The FINANCIAL — Most voters expect biased media coverage of the 2016 presidential race, and the media response to recent immigration comments by Hillary Clinton and Donald Trump is a good case in point.
Clinton, still by far the leading candidate for next year’s Democratic presidential nomination, said recently that President Obama’s plan to protect up to five million illegal immigrants from immigration doesn’t go far enough. Just this week, the former first lady and secretary of State criticized Republicans for not pushing hard enough for a pathway to citizenship for those already here illegally.
Both of those positions are outside the mainstream as far as most voters are concerned. Only 34% of Likely U.S. Voters favor Obama’s immigration amnesty; 55% are opposed. Sixty-three percent (63%) now think gaining control of the border is more important than legalizing the status of undocumented workers already living in the United States, the highest level of support for more border control since December 2011. Just 30% believe it’s more important to legalize those already living here, the lowest finding in two years, according to Rasmussen Reports.
But other than reporting the comments, media outlets saw no need to challenge Clinton or even ask other candidates for their reaction.
Contrast that reaction with the media firestorm that erupted after Trump noted the high level of criminality among illegal immigrants. Yet as Rasmussen Reports discovered this week, most voters (53%) – and 76% of Republicans – agree with Trump that illegal immigration increases the level of serious crime in America.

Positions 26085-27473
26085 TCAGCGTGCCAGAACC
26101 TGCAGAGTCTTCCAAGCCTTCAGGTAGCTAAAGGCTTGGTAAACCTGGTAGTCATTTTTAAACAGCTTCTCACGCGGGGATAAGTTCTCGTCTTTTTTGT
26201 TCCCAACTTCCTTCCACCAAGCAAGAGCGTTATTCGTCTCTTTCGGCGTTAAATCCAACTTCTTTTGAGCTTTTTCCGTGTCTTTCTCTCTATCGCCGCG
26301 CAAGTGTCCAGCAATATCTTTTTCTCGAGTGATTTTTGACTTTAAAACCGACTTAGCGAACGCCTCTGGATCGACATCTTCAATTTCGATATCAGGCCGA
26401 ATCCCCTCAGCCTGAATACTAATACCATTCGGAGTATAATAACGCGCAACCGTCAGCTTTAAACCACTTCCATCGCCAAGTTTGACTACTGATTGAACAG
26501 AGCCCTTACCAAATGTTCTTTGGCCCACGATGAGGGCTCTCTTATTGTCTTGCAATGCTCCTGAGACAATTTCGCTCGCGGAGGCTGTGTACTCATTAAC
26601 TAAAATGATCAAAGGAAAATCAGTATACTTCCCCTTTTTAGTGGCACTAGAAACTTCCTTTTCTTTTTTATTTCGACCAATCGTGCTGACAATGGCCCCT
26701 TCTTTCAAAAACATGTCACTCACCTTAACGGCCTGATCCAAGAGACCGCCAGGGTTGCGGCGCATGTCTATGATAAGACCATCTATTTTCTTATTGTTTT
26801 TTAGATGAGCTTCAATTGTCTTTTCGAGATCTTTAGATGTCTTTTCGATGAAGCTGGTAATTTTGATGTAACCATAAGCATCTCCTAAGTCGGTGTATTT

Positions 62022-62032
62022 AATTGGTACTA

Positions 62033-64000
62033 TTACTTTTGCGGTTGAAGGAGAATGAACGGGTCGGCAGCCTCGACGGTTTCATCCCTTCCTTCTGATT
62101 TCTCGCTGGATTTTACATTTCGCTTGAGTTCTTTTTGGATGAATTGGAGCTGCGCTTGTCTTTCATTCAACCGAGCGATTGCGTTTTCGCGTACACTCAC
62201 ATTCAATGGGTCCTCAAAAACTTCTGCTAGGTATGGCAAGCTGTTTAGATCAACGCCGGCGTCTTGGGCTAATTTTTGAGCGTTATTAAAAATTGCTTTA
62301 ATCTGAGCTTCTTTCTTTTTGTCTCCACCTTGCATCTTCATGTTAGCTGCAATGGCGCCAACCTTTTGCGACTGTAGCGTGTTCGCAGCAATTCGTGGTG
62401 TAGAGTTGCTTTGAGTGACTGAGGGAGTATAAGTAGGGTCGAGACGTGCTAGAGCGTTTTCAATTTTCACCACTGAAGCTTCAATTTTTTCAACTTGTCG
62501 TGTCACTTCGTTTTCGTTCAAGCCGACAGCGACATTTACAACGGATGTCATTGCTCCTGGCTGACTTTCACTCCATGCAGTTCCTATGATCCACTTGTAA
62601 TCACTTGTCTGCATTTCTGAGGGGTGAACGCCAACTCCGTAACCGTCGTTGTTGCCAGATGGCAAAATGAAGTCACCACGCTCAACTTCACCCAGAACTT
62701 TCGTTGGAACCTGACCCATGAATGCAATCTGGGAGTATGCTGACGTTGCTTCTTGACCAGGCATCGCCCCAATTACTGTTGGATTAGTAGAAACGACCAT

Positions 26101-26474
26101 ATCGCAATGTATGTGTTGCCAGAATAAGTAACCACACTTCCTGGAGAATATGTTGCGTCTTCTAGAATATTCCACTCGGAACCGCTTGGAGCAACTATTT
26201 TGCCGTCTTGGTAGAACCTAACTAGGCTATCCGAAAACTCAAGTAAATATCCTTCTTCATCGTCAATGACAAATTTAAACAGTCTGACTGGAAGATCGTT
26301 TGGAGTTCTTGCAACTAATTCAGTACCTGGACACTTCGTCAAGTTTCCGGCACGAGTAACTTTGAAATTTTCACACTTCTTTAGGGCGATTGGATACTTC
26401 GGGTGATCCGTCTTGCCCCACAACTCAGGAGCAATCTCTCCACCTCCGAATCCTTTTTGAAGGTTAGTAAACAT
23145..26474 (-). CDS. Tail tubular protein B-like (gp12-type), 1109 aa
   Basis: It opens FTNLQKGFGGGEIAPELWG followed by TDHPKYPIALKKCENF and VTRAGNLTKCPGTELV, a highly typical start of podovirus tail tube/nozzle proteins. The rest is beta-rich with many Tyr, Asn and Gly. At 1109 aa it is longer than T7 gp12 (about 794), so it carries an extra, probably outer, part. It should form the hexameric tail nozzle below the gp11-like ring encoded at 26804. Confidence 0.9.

It’s understandable why Democrats would criticize Trump, but Republicans as is often the case were ready to jump through the media’s hoop, too, keeping alive the Trump storyline. Jeb Bush, perhaps the leading GOP presidential contender, among others, quickly distanced himself from Trump’s remarks. Even the chairman of the Republican National Committee, obsessed with the elusive Hispanic vote, now has asked Trump to cool his rhetoric.
Ted Cruz, alone among the Republican hopefuls, has defended Trump for his beliefs – and those held by most voters and the vast majority of GOP voters.
Meanwhile, the Republican candidates have been noticeably silent about Clinton’s out-of-the-mainstream immigration comments.
No wonder despite all the hoopla about big campaign contributions that voters still think by a narrow 48% to 44% margin that media bias is a bigger problem in politics today than big money.
By a two-to-one margin, voters are more likely to think the average reporter is more liberal than they are rather than more conservative.
Republicans are far more likely than Democrats to believe media bias is the bigger problem and that most voters are liberal. Unaffiliated voters fall somewhere in between the two.
Most voters also expect more of the same on the presidential ballot next year: two candidates with whom they have very little in common.
Fewer voters than ever think either major political party has a plan for the nation’s future, with most still convinced that neither represents the American people.
Interestingly, Trump’s comments did draw increased attention to the shooting of a young woman in San Francisco by an illegal immigrant with a long criminal record who has been deported to Mexico several times and come back. He said he was attracted to San Francisco because it is a sanctuary city that does not enforce immigration laws.
Voters have told Rasmussen Reports that the best ways to stop illegal immigration are to impose strong penalties on those who hire illegal immigrants and to end federal funding for sanctuary cities that are violating immigration law.
Clinton joined a chorus of Republicans and other Democrats this week criticizing sanctuary cities in the wake of the San Francisco killing.